Gorton, Samuel

Gorton, Samuel,

c.1592–1677, Anglo-American religious leader, founder of WarwickWarwick
, city (1990 pop. 85,427), Kent co., central R.I., at the head of Narragansett Bay; settled by Samuel Gortone 1642, inc. as a city 1931. Its long important textile industry, now closed, dated from 1794.
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, R.I., b. near Manchester, England. Seeking religious freedom, he emigrated to America (1637) but, because of his unorthodox religious teachings, was banished successively from Boston and Plymouth. At Portsmouth, R.I., he joined Anne HutchinsonHutchinson, Anne,
c.1591–1643, religious leader in New England, b. Anne Marbury in Lincolnshire, England. She emigrated (1634) with her husband and family to Massachusetts Bay, where her brilliant mind and her kindness won admiration and a following.
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 in ousting William CoddingtonCoddington, William,
1601–78, one of the founders of Rhode Island, probably b. Boston, England. He came to America in 1630 as an officer of the Massachusetts Bay Company and was its treasurer from 1634 to 1636. He supported Anne Hutchinson in the antinomian controversy.
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 (1639) but on Coddington's return to power was himself turned out. In 1642, Gorton bought Native American land south of Providence and founded Shawomet. Massachusetts authorities, with designs on that territory, jailed him (1643) for holding erroneous religious opinions. The earl of Warwick finally obtained for Gorton freedom from molestation on his land, which he renamed (1648) Warwick and on which he preached to colonists and Native Americans. His followers called themselves "Gortonites" for many decades after his death. His tenets included denial of the Trinity, denial of actual heaven and hell, and a belief that every man should be his own intercessor.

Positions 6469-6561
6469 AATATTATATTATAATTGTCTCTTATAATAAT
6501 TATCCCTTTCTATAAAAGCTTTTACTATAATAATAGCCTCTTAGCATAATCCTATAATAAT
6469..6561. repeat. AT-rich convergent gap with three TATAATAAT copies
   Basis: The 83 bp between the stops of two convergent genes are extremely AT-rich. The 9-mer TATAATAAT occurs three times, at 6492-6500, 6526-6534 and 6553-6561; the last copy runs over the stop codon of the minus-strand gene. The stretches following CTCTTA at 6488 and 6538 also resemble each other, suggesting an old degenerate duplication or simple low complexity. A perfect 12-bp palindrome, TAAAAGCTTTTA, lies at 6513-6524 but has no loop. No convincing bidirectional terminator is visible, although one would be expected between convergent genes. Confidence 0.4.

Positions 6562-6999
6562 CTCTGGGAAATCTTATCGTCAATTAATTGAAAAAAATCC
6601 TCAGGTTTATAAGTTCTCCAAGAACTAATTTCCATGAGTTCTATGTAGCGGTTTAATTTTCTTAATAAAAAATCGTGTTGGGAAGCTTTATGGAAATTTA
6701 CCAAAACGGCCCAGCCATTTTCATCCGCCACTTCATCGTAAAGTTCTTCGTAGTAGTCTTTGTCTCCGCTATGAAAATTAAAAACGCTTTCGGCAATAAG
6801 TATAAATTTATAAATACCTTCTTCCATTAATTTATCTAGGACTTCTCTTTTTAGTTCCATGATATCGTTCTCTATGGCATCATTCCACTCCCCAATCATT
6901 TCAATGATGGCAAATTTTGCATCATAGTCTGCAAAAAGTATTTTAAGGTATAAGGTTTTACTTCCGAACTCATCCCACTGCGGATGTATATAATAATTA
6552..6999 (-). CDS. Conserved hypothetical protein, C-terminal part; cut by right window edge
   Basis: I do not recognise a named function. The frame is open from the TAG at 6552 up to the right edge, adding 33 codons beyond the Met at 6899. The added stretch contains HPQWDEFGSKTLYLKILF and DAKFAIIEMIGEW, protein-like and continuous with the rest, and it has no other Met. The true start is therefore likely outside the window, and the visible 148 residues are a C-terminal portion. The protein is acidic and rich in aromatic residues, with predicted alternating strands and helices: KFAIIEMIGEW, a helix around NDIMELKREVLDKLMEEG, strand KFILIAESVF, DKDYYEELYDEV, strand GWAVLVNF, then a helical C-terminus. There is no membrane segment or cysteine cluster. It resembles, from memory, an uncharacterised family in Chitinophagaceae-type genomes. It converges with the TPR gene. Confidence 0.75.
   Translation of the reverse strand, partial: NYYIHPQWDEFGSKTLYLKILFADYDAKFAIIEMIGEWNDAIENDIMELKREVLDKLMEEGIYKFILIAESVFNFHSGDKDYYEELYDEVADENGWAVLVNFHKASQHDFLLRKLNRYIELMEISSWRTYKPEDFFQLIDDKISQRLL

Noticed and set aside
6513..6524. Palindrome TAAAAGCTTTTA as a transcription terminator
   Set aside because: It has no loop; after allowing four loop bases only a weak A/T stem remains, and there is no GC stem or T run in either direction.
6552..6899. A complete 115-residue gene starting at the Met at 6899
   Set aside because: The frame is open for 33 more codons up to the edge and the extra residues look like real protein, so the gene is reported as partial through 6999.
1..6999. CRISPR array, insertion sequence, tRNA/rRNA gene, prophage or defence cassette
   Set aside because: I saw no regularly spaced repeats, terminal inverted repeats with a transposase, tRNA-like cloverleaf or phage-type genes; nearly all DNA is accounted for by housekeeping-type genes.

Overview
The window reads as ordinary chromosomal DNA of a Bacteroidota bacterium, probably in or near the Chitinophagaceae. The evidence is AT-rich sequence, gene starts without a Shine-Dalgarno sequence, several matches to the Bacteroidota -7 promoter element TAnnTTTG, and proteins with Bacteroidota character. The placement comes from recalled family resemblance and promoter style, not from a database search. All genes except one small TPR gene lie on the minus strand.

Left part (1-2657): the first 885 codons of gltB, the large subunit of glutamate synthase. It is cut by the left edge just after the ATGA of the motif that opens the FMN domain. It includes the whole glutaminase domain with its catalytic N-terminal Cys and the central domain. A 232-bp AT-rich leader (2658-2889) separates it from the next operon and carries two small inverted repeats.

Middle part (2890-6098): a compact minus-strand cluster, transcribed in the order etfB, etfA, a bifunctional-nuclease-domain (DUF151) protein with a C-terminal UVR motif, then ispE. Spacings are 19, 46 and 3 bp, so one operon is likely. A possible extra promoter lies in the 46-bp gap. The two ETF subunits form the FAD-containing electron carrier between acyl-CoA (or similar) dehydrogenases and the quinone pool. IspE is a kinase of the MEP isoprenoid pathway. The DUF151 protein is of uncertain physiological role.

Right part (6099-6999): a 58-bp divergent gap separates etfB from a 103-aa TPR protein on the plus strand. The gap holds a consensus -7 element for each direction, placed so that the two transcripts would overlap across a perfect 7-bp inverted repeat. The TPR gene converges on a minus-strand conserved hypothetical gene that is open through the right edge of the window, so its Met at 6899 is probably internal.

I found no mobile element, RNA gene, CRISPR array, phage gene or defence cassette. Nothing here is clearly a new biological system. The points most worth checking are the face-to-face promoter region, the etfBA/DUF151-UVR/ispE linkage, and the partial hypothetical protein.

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Gorton, Samuel

(c. 1592–1677) colonist; born in Gorton, England. He came to Boston in 1637 and encountered resistance to his heretical ideas about church doctrine. He was imprisoned and banished several times before he sought redress in England. He returned (1648) with a letter from the Earl of Warwick ordering Massachusetts to leave him in peace. He moved to Shawomet, R.I., and renamed it Warwick.
The Cambridge Dictionary of American Biography, by John S. Bowman. Copyright © Cambridge University Press 1995. Reproduced with permission.